Purim is coming and with it fun and revelry, graggers and hamentaschen, carnivals and costumes. As we dress up as our favorite Purim characters, we allow ourselves the freedom to be silly, daring, crazy, and even risqué. After all, it’s Purim: a joyous time of celebration at our salvation from potential annihilation, for which some sages suggest we should be so taken in by the party as to forget ourselves and our troubles, be they the past troubles of Mordecai and Esther, or the troubles of our modern daily lives. As whom will you dress up this year? As whom will you dress your children? Mordecai and Ahasueras, Esther and Vashti, Bigthan, and Teresh, Haman and Zeresh; all provide an opportunity to be someone we’re not: heroes or villains, kings and queens, dressed up and acting the part.
Would that it were only on Purim when we put on a costume. How many of us wear a costume each and every day? How many of us hide part of who we are in order to color another person’s perception of ourselves? How many of us refrain from speaking out against injustice for fear of causing trouble? How many of us downplay our commitment to an important cause in order to fit in to a larger crowd? How many of us go along to get along, going and going and going until we’ve lost sight of where we began, and unsure of whom we’ve become? As Jews, we are obligated to be true to ourselves and to our God. Each of us is made in the Divine Image, regardless of political party, race, religion, age, or orientation, and each of us should be proud of who we are. Loving our neighbors as ourselves demands that we love ourselves as well.
Is the you who you portray each day who you really are? Are you honest with yourself and those around you about your needs, wants, hopes, and dreams? Can you define for yourself who you are and whom you hope to be? Are you on your way to becoming that person? If so, congratulations on an impressive accomplishment. If not, don’t wait until Yom Kippur to take time for reflection and change.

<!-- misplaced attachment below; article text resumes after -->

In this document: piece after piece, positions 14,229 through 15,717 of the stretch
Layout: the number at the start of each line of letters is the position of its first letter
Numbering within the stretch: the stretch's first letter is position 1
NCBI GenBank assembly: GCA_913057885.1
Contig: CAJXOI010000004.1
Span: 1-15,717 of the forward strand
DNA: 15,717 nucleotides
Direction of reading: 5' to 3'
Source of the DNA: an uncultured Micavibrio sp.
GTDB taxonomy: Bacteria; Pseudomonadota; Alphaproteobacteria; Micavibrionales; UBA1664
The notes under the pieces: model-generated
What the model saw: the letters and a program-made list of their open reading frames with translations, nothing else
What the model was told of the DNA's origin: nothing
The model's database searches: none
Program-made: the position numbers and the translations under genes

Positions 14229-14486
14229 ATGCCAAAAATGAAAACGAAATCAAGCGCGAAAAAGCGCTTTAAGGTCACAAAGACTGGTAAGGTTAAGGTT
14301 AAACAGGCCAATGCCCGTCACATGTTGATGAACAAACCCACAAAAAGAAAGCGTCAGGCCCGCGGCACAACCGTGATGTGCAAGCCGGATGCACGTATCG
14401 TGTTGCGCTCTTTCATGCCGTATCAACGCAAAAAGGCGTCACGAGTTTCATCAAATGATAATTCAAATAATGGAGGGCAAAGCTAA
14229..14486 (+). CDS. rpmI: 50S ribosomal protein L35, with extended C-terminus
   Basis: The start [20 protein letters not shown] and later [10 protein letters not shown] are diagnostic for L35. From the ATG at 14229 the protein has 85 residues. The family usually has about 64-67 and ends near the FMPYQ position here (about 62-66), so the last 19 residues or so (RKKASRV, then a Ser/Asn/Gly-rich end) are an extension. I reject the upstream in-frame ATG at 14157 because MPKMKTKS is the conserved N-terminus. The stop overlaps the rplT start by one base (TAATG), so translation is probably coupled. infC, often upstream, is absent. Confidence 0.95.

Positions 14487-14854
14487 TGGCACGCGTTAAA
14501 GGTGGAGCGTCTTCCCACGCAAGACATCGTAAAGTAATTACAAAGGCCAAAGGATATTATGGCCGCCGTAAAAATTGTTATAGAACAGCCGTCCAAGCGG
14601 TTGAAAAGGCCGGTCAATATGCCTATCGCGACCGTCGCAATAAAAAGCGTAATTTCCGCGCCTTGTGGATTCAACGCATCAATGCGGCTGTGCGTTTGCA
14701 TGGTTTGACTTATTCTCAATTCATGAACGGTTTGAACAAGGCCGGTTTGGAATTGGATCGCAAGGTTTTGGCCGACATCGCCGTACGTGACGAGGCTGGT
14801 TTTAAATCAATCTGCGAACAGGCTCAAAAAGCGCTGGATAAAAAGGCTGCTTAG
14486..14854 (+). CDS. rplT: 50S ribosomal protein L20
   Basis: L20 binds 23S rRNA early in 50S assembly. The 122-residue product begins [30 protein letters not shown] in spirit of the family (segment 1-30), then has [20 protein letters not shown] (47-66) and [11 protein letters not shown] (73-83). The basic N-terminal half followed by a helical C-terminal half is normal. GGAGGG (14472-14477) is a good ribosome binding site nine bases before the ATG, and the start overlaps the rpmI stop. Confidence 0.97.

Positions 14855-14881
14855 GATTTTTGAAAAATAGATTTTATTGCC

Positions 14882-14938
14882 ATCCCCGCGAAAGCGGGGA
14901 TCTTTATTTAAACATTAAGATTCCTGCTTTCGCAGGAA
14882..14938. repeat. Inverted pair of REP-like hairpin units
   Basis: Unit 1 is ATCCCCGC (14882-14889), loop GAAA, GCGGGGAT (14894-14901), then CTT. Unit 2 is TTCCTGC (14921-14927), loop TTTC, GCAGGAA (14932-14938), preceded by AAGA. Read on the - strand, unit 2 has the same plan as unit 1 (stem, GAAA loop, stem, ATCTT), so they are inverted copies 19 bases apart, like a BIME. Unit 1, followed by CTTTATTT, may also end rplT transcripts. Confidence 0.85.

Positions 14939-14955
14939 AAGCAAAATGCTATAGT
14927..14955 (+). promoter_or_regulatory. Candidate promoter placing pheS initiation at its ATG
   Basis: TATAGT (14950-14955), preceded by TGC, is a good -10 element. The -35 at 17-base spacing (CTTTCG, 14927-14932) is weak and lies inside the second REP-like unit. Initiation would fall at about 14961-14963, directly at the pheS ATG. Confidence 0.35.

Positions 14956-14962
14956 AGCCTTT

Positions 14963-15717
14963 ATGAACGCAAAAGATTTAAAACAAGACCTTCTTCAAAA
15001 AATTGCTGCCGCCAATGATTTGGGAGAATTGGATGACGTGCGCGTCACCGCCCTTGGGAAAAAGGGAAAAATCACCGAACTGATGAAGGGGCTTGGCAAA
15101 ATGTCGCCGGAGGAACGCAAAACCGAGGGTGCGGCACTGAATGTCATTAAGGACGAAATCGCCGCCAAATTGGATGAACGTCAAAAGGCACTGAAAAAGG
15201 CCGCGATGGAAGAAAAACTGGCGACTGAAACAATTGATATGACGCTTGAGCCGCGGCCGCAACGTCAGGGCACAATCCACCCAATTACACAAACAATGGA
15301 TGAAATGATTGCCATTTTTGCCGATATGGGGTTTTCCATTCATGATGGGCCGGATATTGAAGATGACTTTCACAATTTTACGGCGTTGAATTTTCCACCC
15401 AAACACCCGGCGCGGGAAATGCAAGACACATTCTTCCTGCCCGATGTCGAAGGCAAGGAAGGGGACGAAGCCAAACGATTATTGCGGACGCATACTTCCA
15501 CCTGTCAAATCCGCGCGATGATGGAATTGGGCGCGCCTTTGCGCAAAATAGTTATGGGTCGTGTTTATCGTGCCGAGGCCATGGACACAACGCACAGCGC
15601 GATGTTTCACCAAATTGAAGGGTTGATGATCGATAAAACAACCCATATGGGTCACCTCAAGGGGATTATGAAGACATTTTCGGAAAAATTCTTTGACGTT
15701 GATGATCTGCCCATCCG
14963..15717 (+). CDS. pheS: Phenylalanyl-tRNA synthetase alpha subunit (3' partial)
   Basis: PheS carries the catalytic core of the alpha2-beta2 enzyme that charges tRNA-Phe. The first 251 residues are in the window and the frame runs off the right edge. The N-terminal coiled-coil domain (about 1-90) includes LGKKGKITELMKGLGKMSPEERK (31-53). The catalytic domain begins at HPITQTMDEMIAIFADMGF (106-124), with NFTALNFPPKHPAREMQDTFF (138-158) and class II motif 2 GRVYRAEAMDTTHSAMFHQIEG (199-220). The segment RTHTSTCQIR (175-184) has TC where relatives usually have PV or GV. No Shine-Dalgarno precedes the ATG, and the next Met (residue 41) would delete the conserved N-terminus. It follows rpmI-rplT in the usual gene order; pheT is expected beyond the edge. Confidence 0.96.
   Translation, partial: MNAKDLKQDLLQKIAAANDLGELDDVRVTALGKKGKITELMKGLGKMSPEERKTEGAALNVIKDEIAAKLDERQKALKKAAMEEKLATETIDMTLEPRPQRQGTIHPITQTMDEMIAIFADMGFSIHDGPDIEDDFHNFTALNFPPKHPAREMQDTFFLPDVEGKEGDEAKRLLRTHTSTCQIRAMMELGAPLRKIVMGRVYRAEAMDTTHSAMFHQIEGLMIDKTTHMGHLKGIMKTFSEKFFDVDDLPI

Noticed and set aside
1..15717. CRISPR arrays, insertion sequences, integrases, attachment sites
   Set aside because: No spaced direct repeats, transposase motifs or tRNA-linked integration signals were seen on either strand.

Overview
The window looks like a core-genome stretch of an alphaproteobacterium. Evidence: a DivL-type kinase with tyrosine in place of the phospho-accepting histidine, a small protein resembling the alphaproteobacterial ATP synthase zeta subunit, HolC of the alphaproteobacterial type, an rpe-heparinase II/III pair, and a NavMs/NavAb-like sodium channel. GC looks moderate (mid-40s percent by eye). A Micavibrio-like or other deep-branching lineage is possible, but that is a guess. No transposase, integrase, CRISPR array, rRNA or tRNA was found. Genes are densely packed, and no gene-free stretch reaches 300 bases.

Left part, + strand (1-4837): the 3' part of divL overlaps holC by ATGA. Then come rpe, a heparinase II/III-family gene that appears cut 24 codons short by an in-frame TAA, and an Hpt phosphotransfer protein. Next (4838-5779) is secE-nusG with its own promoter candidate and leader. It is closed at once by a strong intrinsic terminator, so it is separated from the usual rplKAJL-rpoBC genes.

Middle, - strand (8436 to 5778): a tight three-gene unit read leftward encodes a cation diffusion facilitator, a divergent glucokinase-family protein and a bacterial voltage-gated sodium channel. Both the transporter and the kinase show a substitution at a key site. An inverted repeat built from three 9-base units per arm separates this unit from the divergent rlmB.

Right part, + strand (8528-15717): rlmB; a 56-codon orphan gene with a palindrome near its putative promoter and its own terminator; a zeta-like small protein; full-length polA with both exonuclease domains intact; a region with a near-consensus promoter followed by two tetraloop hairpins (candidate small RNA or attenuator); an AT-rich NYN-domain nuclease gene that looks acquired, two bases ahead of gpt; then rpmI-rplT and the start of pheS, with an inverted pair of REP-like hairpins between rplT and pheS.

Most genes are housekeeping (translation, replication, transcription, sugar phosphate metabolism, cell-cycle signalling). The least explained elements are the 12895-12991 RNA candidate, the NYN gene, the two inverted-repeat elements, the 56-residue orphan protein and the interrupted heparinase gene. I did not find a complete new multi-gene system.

At Purim we celebrate deliverance from destruction and celebrate the joy of life. Joy shouldn’t be reserved for a party, or require a disguise for its actualization. Celebrate the joy of living, the joy of making a difference in the lives of others, the joy of transforming the world by your very presence in it each and every day. This Purim, don’t just send gifts of food to your friends; give yourself, and those you love, the gift of self-worth. Then, and only then, will the triumph of Esther be fulfilled: when we need not hide who we are on the inside, when we can speak up and speak out, when we can live in freedom and in peace, and can share such joy with others. Becca, Leah, Ellie, and I wish you and your family a happy and joyous Purim, and happiness and joy on all other days as well.